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Say no to Summum

November 15, 2008

In a case that reads like a law-school examination question, the U.S. Supreme Court was asked Wednesday to rule that a local government that displays the Ten Commandments on public property must also make room for the teachings of other religions. The question is complicated -- thanks in part to the court's past decisions -- but the answer is simple: No.

Like many communities, Pleasant Grove City, Utah, displays in a public park a monument inscribed with the Ten Commandments. In 2003, representatives of Summum, a church founded by a former Mormon, asked to display in the same park its Seven Aphorisms -- New Age-ish pronouncements such as "Nothing rests; everything moves; everything vibrates."

At Wednesday's oral argument, the justices sent out several legal vibrations. Some members were skeptical of Summum's claim that Pleasant Grove City's park was a public forum that must make room for all manner of opinions -- or else none at all. (Justice Antonin Scalia asked Summum's lawyer if that theory would cover a monument to chocolate chip cookies.) Others seemed troubled by the opposing argument that the city's decision to display the Ten Commandments was "government speech" outside the reach of the 1st Amendment.

Opposing the "public forum" argument, the city's lawyer argued that it would require public officials who erected a memorial to victims of the 9/11 attacks also to approve an Al Qaeda monument "praising the value of terrorists." The difference, of course, is that a monument commemorating victims of terrorism is not the endorsement of a religious view. And although Summum brought its suit under the free-speech provisions of the 1st Amendment, the elephant in the courtroom was another part of that amendment: its ban on governmental establishment of religion.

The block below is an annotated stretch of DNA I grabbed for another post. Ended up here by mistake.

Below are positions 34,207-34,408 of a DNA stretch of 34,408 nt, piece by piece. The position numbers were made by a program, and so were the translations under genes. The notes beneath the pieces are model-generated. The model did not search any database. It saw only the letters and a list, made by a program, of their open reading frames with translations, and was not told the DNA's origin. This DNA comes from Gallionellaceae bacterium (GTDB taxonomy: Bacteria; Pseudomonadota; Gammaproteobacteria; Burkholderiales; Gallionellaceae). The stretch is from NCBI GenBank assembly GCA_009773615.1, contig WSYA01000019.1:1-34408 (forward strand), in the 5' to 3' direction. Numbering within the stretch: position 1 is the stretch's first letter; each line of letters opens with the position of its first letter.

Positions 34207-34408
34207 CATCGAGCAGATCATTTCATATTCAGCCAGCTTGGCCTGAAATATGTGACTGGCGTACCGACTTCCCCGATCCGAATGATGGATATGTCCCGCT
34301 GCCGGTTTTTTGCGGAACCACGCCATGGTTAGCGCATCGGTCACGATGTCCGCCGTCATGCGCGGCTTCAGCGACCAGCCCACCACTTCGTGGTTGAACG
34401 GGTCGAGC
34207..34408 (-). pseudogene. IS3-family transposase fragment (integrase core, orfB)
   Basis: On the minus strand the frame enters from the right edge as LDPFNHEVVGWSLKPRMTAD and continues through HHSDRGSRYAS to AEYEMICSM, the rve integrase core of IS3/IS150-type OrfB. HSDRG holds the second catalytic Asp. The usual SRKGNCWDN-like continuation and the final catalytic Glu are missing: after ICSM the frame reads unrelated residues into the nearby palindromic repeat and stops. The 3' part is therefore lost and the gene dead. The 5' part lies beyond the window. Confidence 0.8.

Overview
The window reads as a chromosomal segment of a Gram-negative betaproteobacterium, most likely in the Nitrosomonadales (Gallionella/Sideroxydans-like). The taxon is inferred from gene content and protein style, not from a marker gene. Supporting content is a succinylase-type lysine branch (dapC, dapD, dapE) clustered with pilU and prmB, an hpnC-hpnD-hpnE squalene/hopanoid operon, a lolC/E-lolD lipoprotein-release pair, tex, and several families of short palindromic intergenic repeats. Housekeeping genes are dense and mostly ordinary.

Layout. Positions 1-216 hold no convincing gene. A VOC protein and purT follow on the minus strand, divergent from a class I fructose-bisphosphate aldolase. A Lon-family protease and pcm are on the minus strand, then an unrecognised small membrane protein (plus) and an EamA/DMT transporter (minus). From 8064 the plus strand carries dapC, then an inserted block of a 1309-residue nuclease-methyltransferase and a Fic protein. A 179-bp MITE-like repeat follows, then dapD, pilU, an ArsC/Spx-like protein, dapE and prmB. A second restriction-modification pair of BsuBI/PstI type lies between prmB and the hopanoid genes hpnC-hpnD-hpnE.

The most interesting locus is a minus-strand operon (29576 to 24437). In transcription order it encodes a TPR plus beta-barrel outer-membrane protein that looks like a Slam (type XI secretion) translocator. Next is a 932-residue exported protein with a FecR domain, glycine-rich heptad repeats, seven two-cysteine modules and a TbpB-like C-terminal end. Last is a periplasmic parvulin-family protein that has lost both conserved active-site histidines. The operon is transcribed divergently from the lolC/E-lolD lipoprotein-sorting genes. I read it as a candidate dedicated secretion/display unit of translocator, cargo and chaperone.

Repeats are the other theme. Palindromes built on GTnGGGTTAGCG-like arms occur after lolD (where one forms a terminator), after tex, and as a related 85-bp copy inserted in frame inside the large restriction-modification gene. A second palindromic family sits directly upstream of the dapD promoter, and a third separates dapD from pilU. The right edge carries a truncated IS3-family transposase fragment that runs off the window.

It would simplify matters if the court ruled that all displays of religious texts on government property violate that ban. But that's not an option because the court itself foreclosed it. Only three years ago, the justices upheld a Ten Commandments display on the grounds of the state capitol of Texas, finding that it made a statement about the commandments' influence in history or conveyed a secular moral message.

It's unsettling to contemplate the proliferation of religious monuments on public property that is the logical consequence of Summum's argument. Under its theory, secular groups also could demand free advertising on public property. It's the religious monuments, however, that run the risk of offending those who don't profess a particular faith. Our message to the court is: Thou shalt not turn public parks into churches.

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